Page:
18. May 2022

Employee management in the new world of work

If you want to manage change in the world of work, you first have to change the way you manage. The time of clearly defined, steep organizational charts and top-down power structures is over. This also places new demands on leadership. A well-balanced mix of strategic skills and authentic role modeling is still required, but in the future this must go hand in hand with a serving attitude and a focus on the strengths of the employees and on the cooperation of the people involved. There is also the dimension of speed, which is becoming increasingly important in adaptation and decision-making processes.

If you want to be fast, you have to be able and willing to cooperate. Steep hierarchies with a high proportion of top-down decision-making will not be able to keep up with flat, network-like and adaptable structures in terms of speed. In order to be able to develop and introduce such responsive management systems, we need a strong culture of cooperation based on psychological safety, i.e. an environment of cooperation in which all participants can express themselves without fear and receive appreciation for their contributions, as Harvard professor Amy Edmondson described very well in her book “The Fearless Organization”. It’s no accident that she was voted No.1 among the global Top50 Thinkers in Management at the end of 2021 for her contributions.

If you want to promote psychological safety, you have to build it on the cornerstones of respect, trust and appreciation. Many people have no problem with this as long as the people they are supposed to give respect, trust and appreciation to are sympathetic to them. But taking sympathy as a basic condition of leadership does not work. What you can do as a manager is to get to know your employees well. I can trust someone I know very well, even if I don’t necessarily like them.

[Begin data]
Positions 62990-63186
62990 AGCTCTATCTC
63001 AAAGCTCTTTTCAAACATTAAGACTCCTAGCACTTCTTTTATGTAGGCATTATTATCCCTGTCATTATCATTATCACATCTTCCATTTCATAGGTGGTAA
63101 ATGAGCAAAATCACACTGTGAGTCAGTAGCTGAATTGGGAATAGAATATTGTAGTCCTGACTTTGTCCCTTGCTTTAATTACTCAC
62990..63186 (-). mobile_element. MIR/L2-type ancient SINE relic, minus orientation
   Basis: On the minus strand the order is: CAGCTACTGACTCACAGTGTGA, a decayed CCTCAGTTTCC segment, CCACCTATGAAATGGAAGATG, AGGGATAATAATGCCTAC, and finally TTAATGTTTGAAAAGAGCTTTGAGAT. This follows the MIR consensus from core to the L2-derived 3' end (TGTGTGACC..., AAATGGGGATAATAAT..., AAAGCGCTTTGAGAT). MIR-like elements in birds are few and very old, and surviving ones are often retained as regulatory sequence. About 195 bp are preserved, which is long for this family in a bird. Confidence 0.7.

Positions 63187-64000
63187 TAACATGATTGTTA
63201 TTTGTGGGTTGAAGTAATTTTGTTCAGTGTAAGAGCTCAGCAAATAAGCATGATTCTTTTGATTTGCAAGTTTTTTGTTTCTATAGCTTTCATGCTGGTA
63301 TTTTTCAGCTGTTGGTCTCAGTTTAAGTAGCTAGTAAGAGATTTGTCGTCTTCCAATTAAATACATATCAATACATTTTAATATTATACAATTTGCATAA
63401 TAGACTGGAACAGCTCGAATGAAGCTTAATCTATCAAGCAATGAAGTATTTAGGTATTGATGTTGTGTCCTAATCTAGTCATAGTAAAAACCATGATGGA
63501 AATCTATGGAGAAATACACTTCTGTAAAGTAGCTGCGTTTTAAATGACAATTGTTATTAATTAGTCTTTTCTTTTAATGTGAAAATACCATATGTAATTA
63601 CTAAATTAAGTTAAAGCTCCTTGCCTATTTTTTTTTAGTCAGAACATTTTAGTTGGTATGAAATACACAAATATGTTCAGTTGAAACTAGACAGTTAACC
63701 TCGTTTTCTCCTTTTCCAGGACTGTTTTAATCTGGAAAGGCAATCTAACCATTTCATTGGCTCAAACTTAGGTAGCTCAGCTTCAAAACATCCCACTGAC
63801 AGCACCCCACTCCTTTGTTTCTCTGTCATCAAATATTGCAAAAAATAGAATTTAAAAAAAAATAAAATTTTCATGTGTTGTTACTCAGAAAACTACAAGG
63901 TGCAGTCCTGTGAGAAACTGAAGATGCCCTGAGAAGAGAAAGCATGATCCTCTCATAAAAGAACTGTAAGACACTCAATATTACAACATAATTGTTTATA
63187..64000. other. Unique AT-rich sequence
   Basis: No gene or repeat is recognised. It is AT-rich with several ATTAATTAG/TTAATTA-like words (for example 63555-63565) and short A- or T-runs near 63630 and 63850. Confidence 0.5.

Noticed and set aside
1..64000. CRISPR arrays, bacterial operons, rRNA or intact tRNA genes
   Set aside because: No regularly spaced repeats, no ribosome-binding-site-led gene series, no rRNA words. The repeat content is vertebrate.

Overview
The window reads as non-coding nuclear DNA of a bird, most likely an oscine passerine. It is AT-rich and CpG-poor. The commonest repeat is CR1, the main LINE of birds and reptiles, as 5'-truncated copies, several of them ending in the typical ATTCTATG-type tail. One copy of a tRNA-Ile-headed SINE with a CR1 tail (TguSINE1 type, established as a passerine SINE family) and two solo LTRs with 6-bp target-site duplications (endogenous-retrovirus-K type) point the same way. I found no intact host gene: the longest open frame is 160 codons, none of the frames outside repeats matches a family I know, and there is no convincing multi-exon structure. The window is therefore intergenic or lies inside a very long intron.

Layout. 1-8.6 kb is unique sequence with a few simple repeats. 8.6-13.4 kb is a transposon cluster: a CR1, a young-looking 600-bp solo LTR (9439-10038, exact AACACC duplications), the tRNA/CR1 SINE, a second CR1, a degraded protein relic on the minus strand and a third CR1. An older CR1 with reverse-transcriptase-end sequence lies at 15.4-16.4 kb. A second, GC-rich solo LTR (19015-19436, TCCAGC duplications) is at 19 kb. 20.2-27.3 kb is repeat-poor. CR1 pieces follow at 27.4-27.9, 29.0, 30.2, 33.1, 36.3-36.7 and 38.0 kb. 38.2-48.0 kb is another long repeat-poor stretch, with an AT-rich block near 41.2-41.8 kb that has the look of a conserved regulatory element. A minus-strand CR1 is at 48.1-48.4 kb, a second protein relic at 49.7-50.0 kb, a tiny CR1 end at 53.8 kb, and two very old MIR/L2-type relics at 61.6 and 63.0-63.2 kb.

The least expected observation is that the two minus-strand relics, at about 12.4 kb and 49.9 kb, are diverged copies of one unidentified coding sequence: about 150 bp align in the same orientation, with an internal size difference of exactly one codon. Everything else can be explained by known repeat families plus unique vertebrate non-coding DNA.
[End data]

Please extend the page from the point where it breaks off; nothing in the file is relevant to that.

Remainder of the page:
If you want your employees to get to know each other better, you have to implement processes and instruments that promote this easily and sustainably. Science and practice are familiar with a whole range of corresponding methods, which vary in complexity and can be very effective depending on the context. Among these approaches, “Beyond Leadership” is something that the inventors Patrick Cowden, Matthias Mölleney and Prof. Dr. Sybille Sachs call a vehicle because it can be applied very simply and adapted very easily to different starting situations. The core element “Connect” from the Beyond Leadership vehicle takes only a few minutes, but with a very high probability it changes the culture in a team permanently. The “secret” lies in a very consistent focus on the personal values of team members and on deep and authentic mutual appreciation.

If you want to lead in a sustainable way, you have to be able and willing to serve. As a leader, I have to create conditions that make it easy for employees to cooperate with each other and to contribute their strengths and talents. This insight is not new; it was developed, for example, as early as 1960 by Douglas McGregor in his book “The Human Side of Enterprise”. Even then, he called for flat hierarchies and self-determined work. We now have the tools and methods to do this, not least thanks to digitalisation. And now, with Beyond Leadership, we have a suitable vehicle.

About the author
Matthias Mölleney Owner of the consulting firm peopleXpert gmbh, Uster; Head of the Center for HR Management and Leadership at the HWZ Hochschule für Wirtschaft, Zurich; Lecturer in various continuing education programs at the University of St. Gallen